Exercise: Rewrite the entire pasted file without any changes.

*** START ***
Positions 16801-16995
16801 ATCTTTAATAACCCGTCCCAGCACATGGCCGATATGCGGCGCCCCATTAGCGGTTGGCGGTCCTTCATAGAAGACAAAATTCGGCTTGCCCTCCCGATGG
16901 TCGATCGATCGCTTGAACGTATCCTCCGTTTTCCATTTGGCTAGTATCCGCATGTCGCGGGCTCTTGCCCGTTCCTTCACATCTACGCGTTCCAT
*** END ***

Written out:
Positions 16801-16995
16801 ATCTTTAATAACCCGTCCCAGCACATGGCCGATATGCGGCGCCCCATTAGCGGTTGGCGGTCCTTCATAGAAGACAAAATTCGGCTTGCCCTCCCGATGG
16901 TCGATCGATCGCTTGAACGTATCCTCCGTTTTCCATTTGGCTAGTATCCGCATGTCGCGGGCTCTTGCCCGTTCCTTCACATCTACGCGTTCCAT